Genetic Unity by valentinmace - 1

Frameworks

A framework to train agents in a Unity environment using a genetic algorithm

Unknown VersionMIT LicenseUpdated 31 days agoCreated on December 30th, 2019
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genetic-unity

A framework to train agents in a Unity environment using a genetic algorithm

The project is still in a very early phase, developped and tested only on Windows for the moment

My goal is to provide a framework plugged to Unity environments using ml-agents, that will be used to train neural networks through an evolutionary algorithm

For the moment, only single-agent games can be handled but I plan to make it usable with multi-agents and adversarial games

I use the 3DBall environment (provided with ml-agents) to show examples in this README, if you want to make your own environment, please refer to this

This repository contains:

  • Ml-agents (the specific version I use since the package is in a very early stage and changes a lot)
  • A Genetic Algorithm module and its tool functions
  • A Neural Network module
  • A Game wrapper that encapsulate the logic of a runing game
  • Two example files

The genetic algorithm is parallelized in two different ways which I describe in a following section

Installation

Python 3.6 was used for this project

Libraries you’ll need to run the project:

{mlagents-envs, numpy, numba}

Install mlagents-envs:

cd ml-agents/ml-agents-envs
pip install ./

Install numpy: (I use a specific version of numpy since there is a known problem to pickle certain objects in later versions)

pip install numpy==1.16.2

Install numba:

pip install numba

Clone the repo using

git clone https://github.com/valentinmace/genetic-unity.git

Usage

You will find some ready to run examples in train.py and run_trained_agent.py files.

If you want to train your own neural nets, use:

python train.py

If you want to display a game of my best neural net, use:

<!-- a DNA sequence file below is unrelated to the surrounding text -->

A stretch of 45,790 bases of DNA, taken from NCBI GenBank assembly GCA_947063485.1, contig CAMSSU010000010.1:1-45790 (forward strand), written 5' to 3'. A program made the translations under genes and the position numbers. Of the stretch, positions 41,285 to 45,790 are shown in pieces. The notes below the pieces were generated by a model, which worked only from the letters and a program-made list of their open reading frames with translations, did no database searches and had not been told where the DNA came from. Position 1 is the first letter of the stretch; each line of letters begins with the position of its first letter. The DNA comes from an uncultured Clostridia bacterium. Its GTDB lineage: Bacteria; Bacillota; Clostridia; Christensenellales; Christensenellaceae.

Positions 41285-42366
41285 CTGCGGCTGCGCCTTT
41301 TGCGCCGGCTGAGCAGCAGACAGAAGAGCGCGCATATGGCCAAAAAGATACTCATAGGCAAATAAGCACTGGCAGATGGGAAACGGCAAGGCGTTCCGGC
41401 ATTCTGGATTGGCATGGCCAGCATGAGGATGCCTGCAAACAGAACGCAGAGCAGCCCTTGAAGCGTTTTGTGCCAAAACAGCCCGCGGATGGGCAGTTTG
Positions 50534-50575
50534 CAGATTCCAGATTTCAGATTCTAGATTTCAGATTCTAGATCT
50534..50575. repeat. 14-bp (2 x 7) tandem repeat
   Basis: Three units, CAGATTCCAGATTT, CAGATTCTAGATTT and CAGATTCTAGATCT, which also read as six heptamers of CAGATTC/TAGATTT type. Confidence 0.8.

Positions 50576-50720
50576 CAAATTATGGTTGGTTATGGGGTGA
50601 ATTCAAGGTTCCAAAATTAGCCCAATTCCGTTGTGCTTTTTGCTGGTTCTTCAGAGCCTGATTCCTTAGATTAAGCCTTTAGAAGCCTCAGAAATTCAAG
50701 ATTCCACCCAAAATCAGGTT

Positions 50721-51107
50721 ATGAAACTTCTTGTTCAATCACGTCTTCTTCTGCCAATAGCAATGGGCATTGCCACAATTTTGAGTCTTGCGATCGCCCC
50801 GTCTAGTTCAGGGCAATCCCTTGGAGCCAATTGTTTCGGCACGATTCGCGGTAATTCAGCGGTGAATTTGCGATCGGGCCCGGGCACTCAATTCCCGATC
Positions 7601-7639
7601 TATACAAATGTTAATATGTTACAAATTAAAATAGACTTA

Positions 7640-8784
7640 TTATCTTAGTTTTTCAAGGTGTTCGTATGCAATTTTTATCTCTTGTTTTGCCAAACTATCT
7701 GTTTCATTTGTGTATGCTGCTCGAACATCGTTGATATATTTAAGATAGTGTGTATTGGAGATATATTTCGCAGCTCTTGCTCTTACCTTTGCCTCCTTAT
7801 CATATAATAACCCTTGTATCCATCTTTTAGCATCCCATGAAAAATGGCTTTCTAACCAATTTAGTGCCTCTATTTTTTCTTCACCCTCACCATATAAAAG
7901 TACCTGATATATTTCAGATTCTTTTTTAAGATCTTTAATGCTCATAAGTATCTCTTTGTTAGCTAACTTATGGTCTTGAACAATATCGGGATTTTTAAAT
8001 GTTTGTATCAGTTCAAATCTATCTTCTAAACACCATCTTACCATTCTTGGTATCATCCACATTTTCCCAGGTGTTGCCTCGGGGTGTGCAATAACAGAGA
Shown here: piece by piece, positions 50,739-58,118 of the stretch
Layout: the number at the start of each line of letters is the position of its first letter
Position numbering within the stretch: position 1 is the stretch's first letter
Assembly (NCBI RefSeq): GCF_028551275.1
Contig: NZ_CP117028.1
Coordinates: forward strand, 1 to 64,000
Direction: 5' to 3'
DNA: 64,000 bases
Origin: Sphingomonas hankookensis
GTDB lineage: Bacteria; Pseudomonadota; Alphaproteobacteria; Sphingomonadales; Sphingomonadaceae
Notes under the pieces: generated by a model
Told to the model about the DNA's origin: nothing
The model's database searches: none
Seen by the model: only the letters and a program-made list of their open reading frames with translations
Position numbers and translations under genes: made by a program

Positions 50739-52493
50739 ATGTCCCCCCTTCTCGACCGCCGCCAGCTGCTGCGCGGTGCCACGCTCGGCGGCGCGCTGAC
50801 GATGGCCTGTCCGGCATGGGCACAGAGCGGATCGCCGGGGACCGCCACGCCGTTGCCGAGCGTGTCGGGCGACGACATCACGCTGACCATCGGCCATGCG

python run_trained_agent.py

Notes on parallelization

The training phase using the genetic algorithm is paralellized in two ways

Pseudo parallelization:

A very effective way of reducing training time is by adding multiple agents to an environment (instead of juste one)

Having multiple agents helps since they’re all playing at the same time, the Game class handles the distribution of multiple neural networks to agents in an environment

By training in an environment with 12 agents, training was sped up by a factor of 3 compared to a single-agent environment

Multi-process parallelization:

The most time-consuming part of the genetic algorithm is the evaluation phase, in which all neural networks play multiple games to report their performances

For a first step into multi-process parallelization I implemented an option to divide all neural networks across multiple process and run the evaluation faster

All created process have their own UnityEnvironment, which is a source of technical difficulties

Since all created child process start their own environment at evaluation time, the evaluation process is actually slower in the first generations of the genetic algorithm, but as the training advances and agents get good, their game last longer and the multi-process evaluation takes advantage

The break even point between single and multi process is clear in the previous plot, it might be specific to the 3DBall example but we observe a clear linear relation between the average fitness of the population and the duration of a generation

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Distributed under the MIT license. See LICENSE for more information.

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